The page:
Wednesday’s post discussed the difference between people playing for food or playing for fun. The analogy applies to the difference between pro-athletes who play for food and college athletes and others who play more for fun. The idea expressed in that post was that food and fun are part of the IT/Business context.
The question is, should IT play for food?
Playing for food means that you are tying your success directly to your ability to generate revenue or results in the business. Sales, marketing, product development are ares of the business that play for food. They miss their goals, they miss out on bonuses and probably their job. These functions work that way because its easy to measure their results in sales, profits, etc. The actions they take are immediately visible in these results so there is little latency between action and effect. Finally, the market and its compensation structure has grown up this way so people expect to be paid handsomely when it works and receive little or no pay when it does not.
IT does not work that way. But what if it did, what changes would be necessary to move IT toward that approach.
Well for one, it would have to become much easier to measure IT’s immediate impact on the business, so you know how to measure what people do.
Next IT would have to change the nature of their work Moving from larger and longer duration projects to a series of rapid releases and deployments. That is already happening now as organizations are deploying more agile or rapid approaches.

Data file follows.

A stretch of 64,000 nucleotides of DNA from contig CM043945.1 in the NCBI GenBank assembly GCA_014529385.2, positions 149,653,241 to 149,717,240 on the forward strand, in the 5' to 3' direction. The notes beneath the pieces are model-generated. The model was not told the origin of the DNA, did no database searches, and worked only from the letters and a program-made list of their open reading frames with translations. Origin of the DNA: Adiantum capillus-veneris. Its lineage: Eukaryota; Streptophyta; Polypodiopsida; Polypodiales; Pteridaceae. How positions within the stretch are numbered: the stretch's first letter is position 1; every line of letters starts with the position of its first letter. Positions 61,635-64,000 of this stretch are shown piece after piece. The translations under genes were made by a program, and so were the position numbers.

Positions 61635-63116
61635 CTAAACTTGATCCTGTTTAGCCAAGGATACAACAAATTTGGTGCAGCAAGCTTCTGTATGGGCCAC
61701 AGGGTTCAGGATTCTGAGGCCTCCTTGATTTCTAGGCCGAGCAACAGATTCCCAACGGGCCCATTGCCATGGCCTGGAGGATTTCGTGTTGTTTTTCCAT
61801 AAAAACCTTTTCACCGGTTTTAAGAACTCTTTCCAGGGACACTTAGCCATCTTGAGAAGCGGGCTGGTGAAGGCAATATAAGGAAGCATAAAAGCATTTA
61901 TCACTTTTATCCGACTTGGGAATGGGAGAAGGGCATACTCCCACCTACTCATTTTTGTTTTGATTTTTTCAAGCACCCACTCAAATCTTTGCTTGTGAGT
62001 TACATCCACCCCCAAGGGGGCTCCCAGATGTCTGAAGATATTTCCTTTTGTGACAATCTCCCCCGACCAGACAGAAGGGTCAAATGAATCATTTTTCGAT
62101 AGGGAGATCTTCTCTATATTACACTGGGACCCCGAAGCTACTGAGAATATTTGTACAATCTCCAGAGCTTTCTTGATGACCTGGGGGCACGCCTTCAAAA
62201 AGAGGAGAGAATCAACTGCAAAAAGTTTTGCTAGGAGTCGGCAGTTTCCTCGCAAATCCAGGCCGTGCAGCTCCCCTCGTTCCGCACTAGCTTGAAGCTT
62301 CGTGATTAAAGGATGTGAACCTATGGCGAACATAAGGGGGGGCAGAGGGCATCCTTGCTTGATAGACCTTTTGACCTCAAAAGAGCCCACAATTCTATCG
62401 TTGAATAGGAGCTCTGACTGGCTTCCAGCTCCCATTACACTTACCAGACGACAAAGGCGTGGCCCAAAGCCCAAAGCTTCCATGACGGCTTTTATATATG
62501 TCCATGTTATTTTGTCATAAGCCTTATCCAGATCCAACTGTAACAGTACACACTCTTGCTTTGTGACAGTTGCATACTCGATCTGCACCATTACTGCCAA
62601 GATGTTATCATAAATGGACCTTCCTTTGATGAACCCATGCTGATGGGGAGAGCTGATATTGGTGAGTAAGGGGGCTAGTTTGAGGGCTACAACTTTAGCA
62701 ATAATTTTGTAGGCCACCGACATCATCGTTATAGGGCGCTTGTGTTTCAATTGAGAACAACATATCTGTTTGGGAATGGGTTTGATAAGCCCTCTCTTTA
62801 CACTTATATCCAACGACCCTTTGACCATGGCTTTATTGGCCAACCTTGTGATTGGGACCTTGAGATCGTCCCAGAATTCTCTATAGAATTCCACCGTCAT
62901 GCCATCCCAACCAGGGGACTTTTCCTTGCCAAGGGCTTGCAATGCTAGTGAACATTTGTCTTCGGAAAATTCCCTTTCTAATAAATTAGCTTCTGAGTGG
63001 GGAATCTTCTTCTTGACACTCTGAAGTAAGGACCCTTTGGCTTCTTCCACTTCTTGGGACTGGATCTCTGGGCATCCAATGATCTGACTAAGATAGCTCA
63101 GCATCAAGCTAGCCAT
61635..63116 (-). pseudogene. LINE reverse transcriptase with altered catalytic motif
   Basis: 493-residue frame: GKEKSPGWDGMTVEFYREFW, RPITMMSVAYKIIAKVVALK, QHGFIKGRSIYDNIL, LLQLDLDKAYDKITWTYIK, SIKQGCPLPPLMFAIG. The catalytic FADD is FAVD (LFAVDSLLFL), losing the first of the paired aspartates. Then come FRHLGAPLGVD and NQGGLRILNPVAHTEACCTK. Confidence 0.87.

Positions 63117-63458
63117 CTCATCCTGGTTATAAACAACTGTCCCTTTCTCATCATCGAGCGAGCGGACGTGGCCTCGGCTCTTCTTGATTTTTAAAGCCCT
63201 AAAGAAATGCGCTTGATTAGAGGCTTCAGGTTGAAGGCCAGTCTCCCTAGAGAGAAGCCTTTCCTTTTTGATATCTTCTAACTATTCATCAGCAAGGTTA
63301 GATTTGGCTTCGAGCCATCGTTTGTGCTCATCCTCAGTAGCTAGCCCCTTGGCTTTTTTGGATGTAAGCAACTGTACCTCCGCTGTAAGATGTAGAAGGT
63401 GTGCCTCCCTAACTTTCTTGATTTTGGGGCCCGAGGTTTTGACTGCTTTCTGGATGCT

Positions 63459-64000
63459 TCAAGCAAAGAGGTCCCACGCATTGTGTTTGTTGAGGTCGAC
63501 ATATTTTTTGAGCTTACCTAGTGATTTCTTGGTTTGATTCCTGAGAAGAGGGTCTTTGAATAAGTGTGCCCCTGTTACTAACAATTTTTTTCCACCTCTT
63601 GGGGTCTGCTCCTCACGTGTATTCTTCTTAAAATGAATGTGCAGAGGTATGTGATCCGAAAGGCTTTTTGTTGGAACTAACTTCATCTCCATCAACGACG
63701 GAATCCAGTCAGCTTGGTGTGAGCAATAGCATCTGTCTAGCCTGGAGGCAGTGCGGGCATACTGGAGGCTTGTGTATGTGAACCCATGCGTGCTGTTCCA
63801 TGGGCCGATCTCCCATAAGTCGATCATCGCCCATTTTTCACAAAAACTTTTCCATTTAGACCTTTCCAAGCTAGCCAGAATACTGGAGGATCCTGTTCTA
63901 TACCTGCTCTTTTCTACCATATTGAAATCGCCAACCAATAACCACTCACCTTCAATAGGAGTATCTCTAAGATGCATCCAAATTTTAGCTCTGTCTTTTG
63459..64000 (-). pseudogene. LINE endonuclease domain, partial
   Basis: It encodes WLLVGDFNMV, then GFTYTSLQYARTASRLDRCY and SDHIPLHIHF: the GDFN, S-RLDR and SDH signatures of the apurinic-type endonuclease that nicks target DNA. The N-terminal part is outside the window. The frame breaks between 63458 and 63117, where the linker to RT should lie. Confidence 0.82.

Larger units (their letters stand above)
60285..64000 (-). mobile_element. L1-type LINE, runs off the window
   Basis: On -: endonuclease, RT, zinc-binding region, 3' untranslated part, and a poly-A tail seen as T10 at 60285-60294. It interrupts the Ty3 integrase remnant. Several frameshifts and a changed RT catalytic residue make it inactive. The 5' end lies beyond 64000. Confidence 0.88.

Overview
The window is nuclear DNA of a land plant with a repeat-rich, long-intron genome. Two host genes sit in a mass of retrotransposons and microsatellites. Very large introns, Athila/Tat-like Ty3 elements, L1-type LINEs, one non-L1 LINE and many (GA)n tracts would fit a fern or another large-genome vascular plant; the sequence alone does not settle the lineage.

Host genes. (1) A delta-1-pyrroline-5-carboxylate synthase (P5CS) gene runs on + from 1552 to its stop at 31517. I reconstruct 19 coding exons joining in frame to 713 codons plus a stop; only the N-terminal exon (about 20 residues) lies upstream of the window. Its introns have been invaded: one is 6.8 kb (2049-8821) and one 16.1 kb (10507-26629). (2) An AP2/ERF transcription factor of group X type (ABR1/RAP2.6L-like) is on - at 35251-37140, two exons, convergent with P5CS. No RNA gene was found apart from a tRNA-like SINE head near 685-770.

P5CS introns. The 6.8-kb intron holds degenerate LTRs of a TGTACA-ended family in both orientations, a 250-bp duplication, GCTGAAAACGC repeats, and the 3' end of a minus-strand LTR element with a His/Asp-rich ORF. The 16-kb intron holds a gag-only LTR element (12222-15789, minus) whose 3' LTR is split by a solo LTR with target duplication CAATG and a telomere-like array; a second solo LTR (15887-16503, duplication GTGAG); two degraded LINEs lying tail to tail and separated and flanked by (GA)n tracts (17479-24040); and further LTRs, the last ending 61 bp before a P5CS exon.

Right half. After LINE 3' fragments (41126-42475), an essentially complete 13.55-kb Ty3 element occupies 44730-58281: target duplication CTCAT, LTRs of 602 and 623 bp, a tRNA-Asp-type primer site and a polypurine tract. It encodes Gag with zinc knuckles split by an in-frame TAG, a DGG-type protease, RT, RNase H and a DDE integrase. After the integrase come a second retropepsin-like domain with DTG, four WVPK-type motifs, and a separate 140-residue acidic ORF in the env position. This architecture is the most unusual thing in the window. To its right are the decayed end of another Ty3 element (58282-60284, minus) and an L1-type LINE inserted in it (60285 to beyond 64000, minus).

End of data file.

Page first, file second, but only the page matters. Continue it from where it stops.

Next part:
Changing the compensation structure of IT would also change the nature of the job. While there has always been a mercenary like market for ‘hot’ skills, what would it be like if everyone had their compensation more accurately marked to the market as well as directly compensated for what they create.
Should IT play more for food? Should 50 or 80% of IT compensation be tied to performance bonuses? What would that type of IT workforce do in an organization? What types of value would it create and which would it destroy?
I am not talking about a tech start up firm. Clearly those people play for food, but corporate IT, what happens when their compensation and focus changes.
I have no ideas, but its interesting to consider as moving IT, or any function, out of the back office and into the front requires changing the way its measured, valued and what it is expected to do. So what do you think?